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Arsenal opinion: Gooner fanzine editor gives his views on Alisher Usmanov and Stan Kroenke

PUBLISHED: 15:22 13 October 2017 | UPDATED: 15:22 13 October 2017

Arsenal shareholder Alisher Usmanov. PA

Arsenal shareholder Alisher Usmanov. PA

PA Archive/PA Images

With the uncertainty surrounding the ownership of the club ahead of the Arsenal AGM at the end of this month Gooner fanzine editor Kevin Whitcher shares his views.

Kevin Whitcher: The implications of Alisher Usmanov selling his shareholding to Stan Kroenke do not bear thinking about.

Stan Kroenke has offered Alisher Usmanov £28,000 per share to buy out his interest in Arsenal. So far, the Uzbek oligarch has resisted, and it remains to be seen whether a higher offer will tempt him to cash in. Not that he needs the money. Usmanov can afford to park it and the enmity between himself and Kroenke is a given. Aside from Usmanov’s reported bid to buy out Kroenke earlier this year, there have been two other bids from a separate concern to displace the majority shareholder, the highest of which – valuing the club at £2 billion – did not tempt the American to sell.

The implications of Usmanov selling his stake in the club to Kroenke are straightforward enough. It means that all the small shareholder swill be brought out on a compulsory basis as Kroenke would own too large a percentage for the club to continue as it currently does, with Annual General Meetings and relatively detailed accounts. The club would go private, and with the removal of Usmanov’s blocking stake, the American could do pretty much what he likes. This might include removing significant profits from the club, or leveraging it in the way the Glazers did at Manchester United, loading significant debts onto Arsenal which could dwarf those seen in the move to the Emirates.

It is generally accepted that Kroenke is not particularly interested in doing everything he can to win trophies at Arsenal. “If you want to win championships then you would never get involved,” he said in the spring of 2016, alongside a belief that owners who just pump their own money into football clubs are likely to lose interest and leave. Even back in his native America, it seems that he is happy with his sports teams simply being in money making leagues, rather than credibly attempting to win them. Fans there have learned that his priorities are financial rather than sporting, so you end up with disinterest and a half-full stadium when the recently moved LA Rams play home NFL matches.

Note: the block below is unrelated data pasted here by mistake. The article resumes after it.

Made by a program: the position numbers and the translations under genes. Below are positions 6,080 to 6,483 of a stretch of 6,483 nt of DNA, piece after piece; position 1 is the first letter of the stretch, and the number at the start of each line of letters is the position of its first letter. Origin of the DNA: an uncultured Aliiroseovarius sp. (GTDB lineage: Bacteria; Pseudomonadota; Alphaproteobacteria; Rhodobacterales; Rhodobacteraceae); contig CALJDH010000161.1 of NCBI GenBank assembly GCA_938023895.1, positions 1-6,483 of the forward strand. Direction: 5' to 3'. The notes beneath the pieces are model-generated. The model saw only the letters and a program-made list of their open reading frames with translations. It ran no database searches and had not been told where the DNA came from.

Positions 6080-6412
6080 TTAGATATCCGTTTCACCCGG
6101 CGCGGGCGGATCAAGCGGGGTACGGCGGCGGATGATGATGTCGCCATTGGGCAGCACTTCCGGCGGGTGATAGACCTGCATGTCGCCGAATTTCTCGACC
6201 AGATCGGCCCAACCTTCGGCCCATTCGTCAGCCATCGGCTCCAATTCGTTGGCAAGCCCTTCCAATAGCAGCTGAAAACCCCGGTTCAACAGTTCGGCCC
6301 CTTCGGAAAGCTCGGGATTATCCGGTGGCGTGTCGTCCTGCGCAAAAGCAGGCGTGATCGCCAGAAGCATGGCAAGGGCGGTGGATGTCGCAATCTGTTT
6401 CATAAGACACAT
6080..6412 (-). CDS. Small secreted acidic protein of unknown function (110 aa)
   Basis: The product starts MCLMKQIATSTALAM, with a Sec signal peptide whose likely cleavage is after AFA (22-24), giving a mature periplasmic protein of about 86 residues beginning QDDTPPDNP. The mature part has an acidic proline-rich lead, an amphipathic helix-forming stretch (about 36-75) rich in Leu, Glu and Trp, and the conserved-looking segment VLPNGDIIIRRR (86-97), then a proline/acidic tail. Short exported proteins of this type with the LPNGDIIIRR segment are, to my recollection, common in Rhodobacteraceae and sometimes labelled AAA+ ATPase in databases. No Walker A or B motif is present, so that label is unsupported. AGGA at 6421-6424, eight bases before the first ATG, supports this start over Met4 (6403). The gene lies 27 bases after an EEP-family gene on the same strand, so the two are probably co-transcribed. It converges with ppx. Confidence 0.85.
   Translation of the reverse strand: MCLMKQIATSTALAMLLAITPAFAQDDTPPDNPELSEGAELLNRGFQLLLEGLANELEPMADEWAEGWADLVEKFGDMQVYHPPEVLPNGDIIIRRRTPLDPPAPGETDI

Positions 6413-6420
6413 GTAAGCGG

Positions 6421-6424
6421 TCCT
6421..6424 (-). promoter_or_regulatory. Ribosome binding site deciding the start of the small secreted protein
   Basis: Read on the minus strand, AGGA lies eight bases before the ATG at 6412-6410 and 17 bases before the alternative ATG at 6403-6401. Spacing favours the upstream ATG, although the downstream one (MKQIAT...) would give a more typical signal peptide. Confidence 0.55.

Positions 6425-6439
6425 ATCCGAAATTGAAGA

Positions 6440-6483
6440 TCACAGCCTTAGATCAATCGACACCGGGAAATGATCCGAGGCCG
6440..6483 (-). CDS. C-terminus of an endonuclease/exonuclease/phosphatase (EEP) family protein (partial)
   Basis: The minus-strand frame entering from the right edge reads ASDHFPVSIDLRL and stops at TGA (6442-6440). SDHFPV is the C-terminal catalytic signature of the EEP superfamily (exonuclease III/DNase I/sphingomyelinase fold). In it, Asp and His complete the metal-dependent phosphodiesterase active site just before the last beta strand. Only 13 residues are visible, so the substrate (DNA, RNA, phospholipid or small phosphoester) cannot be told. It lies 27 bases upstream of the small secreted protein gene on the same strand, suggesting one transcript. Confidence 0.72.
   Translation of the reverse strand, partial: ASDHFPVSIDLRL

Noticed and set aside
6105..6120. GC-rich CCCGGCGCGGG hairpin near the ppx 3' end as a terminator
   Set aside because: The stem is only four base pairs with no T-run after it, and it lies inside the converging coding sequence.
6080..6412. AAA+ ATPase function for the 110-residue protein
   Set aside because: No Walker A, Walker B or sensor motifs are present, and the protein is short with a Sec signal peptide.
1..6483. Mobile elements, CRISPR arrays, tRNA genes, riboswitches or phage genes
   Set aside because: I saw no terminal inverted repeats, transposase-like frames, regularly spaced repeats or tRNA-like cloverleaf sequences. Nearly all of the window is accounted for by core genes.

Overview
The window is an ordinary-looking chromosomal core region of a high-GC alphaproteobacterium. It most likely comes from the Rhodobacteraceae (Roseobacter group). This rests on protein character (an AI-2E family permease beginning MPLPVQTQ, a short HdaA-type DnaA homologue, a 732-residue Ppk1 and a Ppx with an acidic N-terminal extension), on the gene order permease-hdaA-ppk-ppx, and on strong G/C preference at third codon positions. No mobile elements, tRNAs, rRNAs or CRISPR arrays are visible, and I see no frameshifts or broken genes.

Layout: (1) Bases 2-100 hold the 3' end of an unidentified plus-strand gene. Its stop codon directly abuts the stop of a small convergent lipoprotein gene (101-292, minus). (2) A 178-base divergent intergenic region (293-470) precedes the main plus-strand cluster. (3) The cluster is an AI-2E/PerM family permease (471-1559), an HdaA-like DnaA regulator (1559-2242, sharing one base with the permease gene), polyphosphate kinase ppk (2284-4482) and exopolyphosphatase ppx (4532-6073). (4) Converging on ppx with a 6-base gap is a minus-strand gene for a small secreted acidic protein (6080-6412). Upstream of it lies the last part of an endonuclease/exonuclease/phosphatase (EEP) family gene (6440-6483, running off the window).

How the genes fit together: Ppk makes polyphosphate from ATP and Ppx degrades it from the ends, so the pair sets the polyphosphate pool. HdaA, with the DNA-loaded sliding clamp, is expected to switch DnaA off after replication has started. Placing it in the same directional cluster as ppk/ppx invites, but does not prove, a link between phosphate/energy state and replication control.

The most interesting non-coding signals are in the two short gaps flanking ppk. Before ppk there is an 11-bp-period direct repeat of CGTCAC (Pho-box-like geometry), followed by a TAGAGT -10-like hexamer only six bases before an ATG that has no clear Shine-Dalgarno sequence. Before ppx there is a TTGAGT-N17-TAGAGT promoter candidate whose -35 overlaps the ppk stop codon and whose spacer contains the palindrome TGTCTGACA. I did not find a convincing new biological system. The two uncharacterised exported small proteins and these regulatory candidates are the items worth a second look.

The one ray of hope is that Usmanov is simply entertaining the bids with no intention of selling. He can almost certainly afford to hang onto his shares and continue to prevent Kroenke allowing the club to decline further on the sporting front, and if he is in fact a true Arsenal fan as he claims, hopefully he will either do that or sell to anyone but Kroenke. The danger is that he wants to become involved in a more official capacity at Everton, where he has already pumped money in, albeit indirectly.

So what can Arsenal fans do about it? Certainly, a repeat of the ‘Get Out Of Our Club’ chants against the American heard loud and long at the final home match of last season – ironically against Everton - which confirmed Arsenal’s fifth placed finish, would make media headlines.

And we know from the MyOutdoorTV outrage of a couple of months back that Kroenke’s organisation does not completely blank negative press.

Perhaps, just perhaps, if Kroenke realises he may have a battle on his hands against supporters – who might organise such things as boycotting club products and matchday purchases, or even try and hit Kroenke through his family ties by not spending at Walmart owned subsidiaries such as Asda, he might think differently about accepting a bid for the club from someone other than Usmanov.

The Gooner’s 30th anniversary edition is out now.

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